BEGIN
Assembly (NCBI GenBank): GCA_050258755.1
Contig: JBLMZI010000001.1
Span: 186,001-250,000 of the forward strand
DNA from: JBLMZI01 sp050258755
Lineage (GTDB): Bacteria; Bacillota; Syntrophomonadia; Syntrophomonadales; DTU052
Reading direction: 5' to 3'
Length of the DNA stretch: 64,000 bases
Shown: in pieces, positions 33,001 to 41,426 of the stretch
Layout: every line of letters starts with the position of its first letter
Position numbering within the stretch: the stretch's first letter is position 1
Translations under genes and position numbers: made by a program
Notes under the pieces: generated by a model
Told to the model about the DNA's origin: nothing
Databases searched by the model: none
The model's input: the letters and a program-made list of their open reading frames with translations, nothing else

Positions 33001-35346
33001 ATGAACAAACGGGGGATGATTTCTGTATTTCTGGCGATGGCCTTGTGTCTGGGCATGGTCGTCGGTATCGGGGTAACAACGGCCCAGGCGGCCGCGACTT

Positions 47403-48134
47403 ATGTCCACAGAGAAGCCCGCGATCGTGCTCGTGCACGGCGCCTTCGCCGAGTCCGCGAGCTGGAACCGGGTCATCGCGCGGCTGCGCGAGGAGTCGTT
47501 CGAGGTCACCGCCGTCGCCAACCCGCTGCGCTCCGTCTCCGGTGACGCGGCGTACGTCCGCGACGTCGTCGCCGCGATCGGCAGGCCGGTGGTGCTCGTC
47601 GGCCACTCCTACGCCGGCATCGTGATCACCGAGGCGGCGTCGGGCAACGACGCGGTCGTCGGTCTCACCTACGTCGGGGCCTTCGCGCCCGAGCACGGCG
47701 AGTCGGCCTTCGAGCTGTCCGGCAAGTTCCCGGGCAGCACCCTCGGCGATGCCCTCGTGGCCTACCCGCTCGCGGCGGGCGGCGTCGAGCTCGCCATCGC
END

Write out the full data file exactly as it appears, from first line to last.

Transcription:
Assembly (NCBI GenBank): GCA_050258755.1
Contig: JBLMZI010000001.1
Span: 186,001-250,000 of the forward strand
DNA from: JBLMZI01 sp050258755
Lineage (GTDB): Bacteria; Bacillota; Syntrophomonadia; Syntrophomonadales; DTU052
Reading direction: 5' to 3'
Length of the DNA stretch: 64,000 bases
Shown: in pieces, positions 33,001 to 41,426 of the stretch
Layout: every line of letters starts with the position of its first letter
Position numbering within the stretch: the stretch's first letter is position 1
Translations under genes and position numbers: made by a program
Notes under the pieces: generated by a model
Told to the model about the DNA's origin: nothing
Databases searched by the model: none
The model's input: the letters and a program-made list of their open reading frames with translations, nothing else

Positions 33001-35346
33001 ATGAACAAACGGGGGATGATTTCTGTATTTCTGGCGATGGCCTTGTGTCTGGGCATGGTCGTCGGTATCGGGGTAACAACGGCCCAGGCGGCCGCGACTT

Positions 47403-48134
47403 ATGTCCACAGAGAAGCCCGCGATCGTGCTCGTGCACGGCGCCTTCGCCGAGTCCGCGAGCTGGAACCGGGTCATCGCGCGGCTGCGCGAGGAGTCGTT
47501 CGAGGTCACCGCCGTCGCCAACCCGCTGCGCTCCGTCTCCGGTGACGCGGCGTACGTCCGCGACGTCGTCGCCGCGATCGGCAGGCCGGTGGTGCTCGTC
47601 GGCCACTCCTACGCCGGCATCGTGATCACCGAGGCGGCGTCGGGCAACGACGCGGTCGTCGGTCTCACCTACGTCGGGGCCTTCGCGCCCGAGCACGGCG
47701 AGTCGGCCTTCGAGCTGTCCGGCAAGTTCCCGGGCAGCACCCTCGGCGATGCCCTCGTGGCCTACCCGCTCGCGGCGGGCGGCGTCGAGCTCGCCATCGC